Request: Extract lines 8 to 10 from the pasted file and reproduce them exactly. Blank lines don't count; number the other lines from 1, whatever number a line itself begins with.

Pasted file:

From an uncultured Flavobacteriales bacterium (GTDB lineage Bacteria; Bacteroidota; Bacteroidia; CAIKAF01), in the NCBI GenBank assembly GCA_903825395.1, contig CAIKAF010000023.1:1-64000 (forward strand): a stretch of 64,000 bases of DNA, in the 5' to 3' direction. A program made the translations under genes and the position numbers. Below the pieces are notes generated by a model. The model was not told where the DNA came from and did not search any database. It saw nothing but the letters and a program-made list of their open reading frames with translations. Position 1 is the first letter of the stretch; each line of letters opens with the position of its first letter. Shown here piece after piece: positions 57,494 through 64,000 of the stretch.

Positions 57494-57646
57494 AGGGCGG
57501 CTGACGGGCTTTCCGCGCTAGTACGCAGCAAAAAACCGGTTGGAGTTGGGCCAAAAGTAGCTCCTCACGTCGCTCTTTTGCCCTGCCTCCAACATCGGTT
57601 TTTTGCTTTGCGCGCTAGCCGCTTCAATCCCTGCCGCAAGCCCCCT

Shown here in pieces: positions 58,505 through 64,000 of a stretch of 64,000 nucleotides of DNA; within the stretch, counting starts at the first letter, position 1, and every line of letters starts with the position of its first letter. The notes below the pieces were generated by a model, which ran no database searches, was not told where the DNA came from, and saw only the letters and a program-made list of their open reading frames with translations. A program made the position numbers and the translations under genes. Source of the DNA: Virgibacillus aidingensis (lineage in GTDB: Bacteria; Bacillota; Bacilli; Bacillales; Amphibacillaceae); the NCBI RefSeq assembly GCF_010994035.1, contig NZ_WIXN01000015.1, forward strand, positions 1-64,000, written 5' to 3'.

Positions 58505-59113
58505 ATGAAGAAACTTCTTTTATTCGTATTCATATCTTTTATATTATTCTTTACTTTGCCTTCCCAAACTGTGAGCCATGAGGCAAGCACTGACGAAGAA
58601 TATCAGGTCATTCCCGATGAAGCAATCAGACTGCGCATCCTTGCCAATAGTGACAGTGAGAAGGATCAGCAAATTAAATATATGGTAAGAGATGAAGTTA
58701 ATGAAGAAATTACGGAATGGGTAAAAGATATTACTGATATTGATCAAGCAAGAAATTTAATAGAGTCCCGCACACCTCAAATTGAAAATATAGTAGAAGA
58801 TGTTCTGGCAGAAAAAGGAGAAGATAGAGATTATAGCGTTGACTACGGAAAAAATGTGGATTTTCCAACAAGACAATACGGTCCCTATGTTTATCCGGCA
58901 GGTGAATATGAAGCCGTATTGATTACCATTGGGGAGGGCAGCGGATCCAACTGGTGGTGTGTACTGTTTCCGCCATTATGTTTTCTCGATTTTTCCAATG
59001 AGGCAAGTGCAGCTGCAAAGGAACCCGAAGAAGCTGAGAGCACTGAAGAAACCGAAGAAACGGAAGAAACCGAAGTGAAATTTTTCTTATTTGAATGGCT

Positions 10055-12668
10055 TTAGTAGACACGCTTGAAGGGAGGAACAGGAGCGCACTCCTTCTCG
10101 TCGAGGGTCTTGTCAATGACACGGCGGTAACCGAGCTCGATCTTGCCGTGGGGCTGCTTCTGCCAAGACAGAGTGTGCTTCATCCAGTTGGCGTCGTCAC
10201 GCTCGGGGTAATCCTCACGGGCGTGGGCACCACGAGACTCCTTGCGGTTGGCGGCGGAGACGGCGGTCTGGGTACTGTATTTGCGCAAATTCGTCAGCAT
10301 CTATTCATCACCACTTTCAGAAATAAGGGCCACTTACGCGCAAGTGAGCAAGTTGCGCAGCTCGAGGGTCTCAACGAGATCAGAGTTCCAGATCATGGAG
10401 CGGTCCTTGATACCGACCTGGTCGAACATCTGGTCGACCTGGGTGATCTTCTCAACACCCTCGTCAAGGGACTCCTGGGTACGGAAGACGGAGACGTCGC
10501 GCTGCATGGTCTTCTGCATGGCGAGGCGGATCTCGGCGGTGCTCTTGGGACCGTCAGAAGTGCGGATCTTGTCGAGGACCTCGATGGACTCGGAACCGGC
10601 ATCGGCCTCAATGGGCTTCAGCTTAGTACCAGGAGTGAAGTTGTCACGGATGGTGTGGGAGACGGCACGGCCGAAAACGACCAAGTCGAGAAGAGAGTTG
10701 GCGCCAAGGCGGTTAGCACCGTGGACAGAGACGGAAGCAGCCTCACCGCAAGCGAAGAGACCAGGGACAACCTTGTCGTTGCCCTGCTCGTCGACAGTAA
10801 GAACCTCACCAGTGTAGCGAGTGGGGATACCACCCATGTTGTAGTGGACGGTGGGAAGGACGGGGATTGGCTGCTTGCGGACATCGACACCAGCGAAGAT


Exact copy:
58505 ATGAAGAAACTTCTTTTATTCGTATTCATATCTTTTATATTATTCTTTACTTTGCCTTCCCAAACTGTGAGCCATGAGGCAAGCACTGACGAAGAA
58601 TATCAGGTCATTCCCGATGAAGCAATCAGACTGCGCATCCTTGCCAATAGTGACAGTGAGAAGGATCAGCAAATTAAATATATGGTAAGAGATGAAGTTA
58701 ATGAAGAAATTACGGAATGGGTAAAAGATATTACTGATATTGATCAAGCAAGAAATTTAATAGAGTCCCGCACACCTCAAATTGAAAATATAGTAGAAGA